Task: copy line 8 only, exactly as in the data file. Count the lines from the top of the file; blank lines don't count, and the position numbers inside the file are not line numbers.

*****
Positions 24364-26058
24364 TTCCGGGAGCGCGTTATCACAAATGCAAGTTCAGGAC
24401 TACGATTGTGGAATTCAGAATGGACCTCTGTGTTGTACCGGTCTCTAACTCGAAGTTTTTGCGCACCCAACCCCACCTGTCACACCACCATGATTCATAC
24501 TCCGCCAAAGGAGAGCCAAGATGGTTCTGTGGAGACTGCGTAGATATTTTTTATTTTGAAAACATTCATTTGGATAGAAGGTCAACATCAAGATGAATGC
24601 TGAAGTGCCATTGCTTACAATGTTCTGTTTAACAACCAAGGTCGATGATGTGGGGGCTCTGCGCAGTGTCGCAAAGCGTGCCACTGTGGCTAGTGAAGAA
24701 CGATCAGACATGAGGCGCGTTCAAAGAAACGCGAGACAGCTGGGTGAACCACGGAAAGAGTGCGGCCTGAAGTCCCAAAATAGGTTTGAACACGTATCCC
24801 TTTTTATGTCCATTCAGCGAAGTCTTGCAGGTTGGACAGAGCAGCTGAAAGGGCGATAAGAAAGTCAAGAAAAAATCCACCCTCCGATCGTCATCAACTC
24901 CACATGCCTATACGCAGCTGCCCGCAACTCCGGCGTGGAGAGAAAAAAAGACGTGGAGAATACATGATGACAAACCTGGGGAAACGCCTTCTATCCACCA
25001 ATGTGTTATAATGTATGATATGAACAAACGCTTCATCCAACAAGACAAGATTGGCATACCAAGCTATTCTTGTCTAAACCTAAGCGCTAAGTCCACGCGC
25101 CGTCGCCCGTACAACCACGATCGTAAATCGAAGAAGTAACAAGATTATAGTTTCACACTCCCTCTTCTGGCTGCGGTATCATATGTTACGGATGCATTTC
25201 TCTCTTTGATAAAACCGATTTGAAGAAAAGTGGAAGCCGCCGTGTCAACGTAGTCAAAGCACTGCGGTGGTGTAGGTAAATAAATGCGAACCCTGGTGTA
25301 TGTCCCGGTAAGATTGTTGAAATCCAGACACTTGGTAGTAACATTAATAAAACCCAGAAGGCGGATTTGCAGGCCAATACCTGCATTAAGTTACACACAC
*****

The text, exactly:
24901 CACATGCCTATACGCAGCTGCCCGCAACTCCGGCGTGGAGAGAAAAAAAGACGTGGAGAATACATGATGACAAACCTGGGGAAACGCCTTCTATCCACCA